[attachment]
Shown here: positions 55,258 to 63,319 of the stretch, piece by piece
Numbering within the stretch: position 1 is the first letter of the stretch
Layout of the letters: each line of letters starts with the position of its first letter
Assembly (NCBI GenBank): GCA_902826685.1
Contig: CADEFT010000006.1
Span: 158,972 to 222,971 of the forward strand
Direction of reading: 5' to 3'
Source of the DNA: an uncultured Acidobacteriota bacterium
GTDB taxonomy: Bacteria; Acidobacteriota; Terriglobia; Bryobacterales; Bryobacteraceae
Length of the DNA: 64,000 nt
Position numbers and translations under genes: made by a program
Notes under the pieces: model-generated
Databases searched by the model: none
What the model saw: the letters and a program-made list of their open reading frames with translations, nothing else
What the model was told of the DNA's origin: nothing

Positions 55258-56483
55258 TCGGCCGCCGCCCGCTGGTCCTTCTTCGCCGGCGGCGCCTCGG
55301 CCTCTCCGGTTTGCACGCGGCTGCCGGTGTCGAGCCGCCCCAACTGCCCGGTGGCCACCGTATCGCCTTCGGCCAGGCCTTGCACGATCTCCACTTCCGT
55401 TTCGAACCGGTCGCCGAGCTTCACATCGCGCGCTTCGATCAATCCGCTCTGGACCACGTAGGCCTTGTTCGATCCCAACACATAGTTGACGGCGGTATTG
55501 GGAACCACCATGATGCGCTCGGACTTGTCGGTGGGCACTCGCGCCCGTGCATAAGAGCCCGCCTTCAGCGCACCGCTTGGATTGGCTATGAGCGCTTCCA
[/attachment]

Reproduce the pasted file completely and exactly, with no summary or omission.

Shown here: positions 55,258 to 63,319 of the stretch, piece by piece
Numbering within the stretch: position 1 is the first letter of the stretch
Layout of the letters: each line of letters starts with the position of its first letter
Assembly (NCBI GenBank): GCA_902826685.1
Contig: CADEFT010000006.1
Span: 158,972 to 222,971 of the forward strand
Direction of reading: 5' to 3'
Source of the DNA: an uncultured Acidobacteriota bacterium
GTDB taxonomy: Bacteria; Acidobacteriota; Terriglobia; Bryobacterales; Bryobacteraceae
Length of the DNA: 64,000 nt
Position numbers and translations under genes: made by a program
Notes under the pieces: model-generated
Databases searched by the model: none
What the model saw: the letters and a program-made list of their open reading frames with translations, nothing else
What the model was told of the DNA's origin: nothing

Positions 55258-56483
55258 TCGGCCGCCGCCCGCTGGTCCTTCTTCGCCGGCGGCGCCTCGG
55301 CCTCTCCGGTTTGCACGCGGCTGCCGGTGTCGAGCCGCCCCAACTGCCCGGTGGCCACCGTATCGCCTTCGGCCAGGCCTTGCACGATCTCCACTTCCGT
55401 TTCGAACCGGTCGCCGAGCTTCACATCGCGCGCTTCGATCAATCCGCTCTGGACCACGTAGGCCTTGTTCGATCCCAACACATAGTTGACGGCGGTATTG
55501 GGAACCACCATGATGCGCTCGGACTTGTCGGTGGGCACTCGCGCCCGTGCATAAGAGCCCGCCTTCAGCGCACCGCTTGGATTGGCTATGAGCGCTTCCA